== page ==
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  • Writer's pictureCaspar van der Winden

The EU's new legal front in the battle against corruption

A hand firmly refusing a stack of cash, symbolizing the rejection of bribery and the upholding of ethical standards.

On June 14th, 2024, the European Council has unified its legal stance against corruption through the adoption of a comprehensive new directive aimed at curbing corrupt practices across both the public and private sectors. This new directive represents a pivotal shift in the EU's approach to combating corruption, consolidating previous disparate laws into a single, robust framework.


Unified legal framework

The directive replaces the 2003 law on private sector corruption and the 1997 EU Convention on corruption involving officials. This amalgamation into a single directive simplifies the legal landscape, making it easier for member states to implement and enforce anti-corruption measures consistently. The revised directive also modifies the 2017 law concerning fraud and other crimes affecting the EU’s financial interests, broadening its scope to include a more extensive array of corrupt activities.


Comprehensive definition and penalization of corruption

A key feature of the new directive is the harmonized definition of corruption offences, which mandates that all EU countries criminalize the same acts of corruption in a uniform manner. Offences such as bribery, misappropriation, trading in influence, obstruction of justice, and illicit enrichment are now punishable under a unified legal framework. Penalties have been standardized, with natural persons facing imprisonment terms of two to four years depending on the gravity of the offence, and legal persons (companies) subject to fines amounting to at least 3% to 5%m of their global turnover or at least EUR 24 to 40 million.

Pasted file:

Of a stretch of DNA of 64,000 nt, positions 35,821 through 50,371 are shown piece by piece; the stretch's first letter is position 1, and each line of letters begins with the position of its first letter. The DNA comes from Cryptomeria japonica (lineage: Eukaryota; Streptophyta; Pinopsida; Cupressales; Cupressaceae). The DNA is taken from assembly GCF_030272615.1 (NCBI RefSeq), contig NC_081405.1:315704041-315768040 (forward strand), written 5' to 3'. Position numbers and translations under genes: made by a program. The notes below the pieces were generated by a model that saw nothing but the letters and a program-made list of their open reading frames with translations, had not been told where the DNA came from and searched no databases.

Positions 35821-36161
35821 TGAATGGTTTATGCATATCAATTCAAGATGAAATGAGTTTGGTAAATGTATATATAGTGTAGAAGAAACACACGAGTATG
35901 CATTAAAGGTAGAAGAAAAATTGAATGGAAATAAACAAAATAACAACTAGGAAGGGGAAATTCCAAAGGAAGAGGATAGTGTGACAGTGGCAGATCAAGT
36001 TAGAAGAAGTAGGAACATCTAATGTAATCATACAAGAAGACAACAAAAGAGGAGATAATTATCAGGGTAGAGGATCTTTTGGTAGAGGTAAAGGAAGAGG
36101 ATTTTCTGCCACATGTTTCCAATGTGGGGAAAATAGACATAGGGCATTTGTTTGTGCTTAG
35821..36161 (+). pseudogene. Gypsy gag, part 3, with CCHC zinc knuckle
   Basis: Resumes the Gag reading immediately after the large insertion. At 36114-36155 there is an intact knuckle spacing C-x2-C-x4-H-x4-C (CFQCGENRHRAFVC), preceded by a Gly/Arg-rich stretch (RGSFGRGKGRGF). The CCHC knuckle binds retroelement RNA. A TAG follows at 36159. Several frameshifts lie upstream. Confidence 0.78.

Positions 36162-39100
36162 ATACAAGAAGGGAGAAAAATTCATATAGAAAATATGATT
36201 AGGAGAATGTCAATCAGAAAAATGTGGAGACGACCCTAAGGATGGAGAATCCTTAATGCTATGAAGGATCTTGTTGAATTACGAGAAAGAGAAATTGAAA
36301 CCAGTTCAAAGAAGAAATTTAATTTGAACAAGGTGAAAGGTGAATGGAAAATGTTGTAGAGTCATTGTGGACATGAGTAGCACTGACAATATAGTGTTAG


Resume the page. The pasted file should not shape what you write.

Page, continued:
Strengthening jurisdiction and cross-border cooperation

The directive extends jurisdictional reach, allowing member states to prosecute corruption committed abroad by their nationals or residents, thereby enhancing the EU's capability to tackle corruption internationally. This provision is crucial for handling crimes that transcend national boundaries, reflecting the global nature of corruption and the necessity for cross-jurisdictional legal mechanisms.


Preventive measures and public awareness

Beyond punitive measures, the directive emphasizes prevention. Member states are encouraged to engage in public awareness initiatives and to ensure transparency and accountability in their public administrations. The establishment or enhancement of dedicated anti-corruption bodies is mandated, with the directive calling for these bodies to operate autonomously and be well-resourced, both in terms of qualified personnel and financial capacity.


Legislative process and international alignment

Following the Council's adoption of this directive, negotiations will proceed with the European Parliament, which has already articulated its stance as of February 2024. The finalization of this directive will mark a significant advancement in the EU's legislative framework, aligning it more closely with international standards, particularly the United Nations Convention Against Corruption (UNCAC).


Conclusion

The European Union's new directive on corruption marks a significant stride towards creating a more transparent, accountable, and corruption-resistant Europe. By simplifying the legal framework, defining offences uniformly, and emphasizing both punitive and preventive measures, the EU aims to fortify its institutions against the pervasive threat of corruption, thereby enhancing public trust and economic stability across the continent.


This comprehensive legal initiative reflects an urgent collective response to the challenges posed by corruption, as echoed by recent surveys indicating pervasive corruption concerns among EU citizens and businesses.

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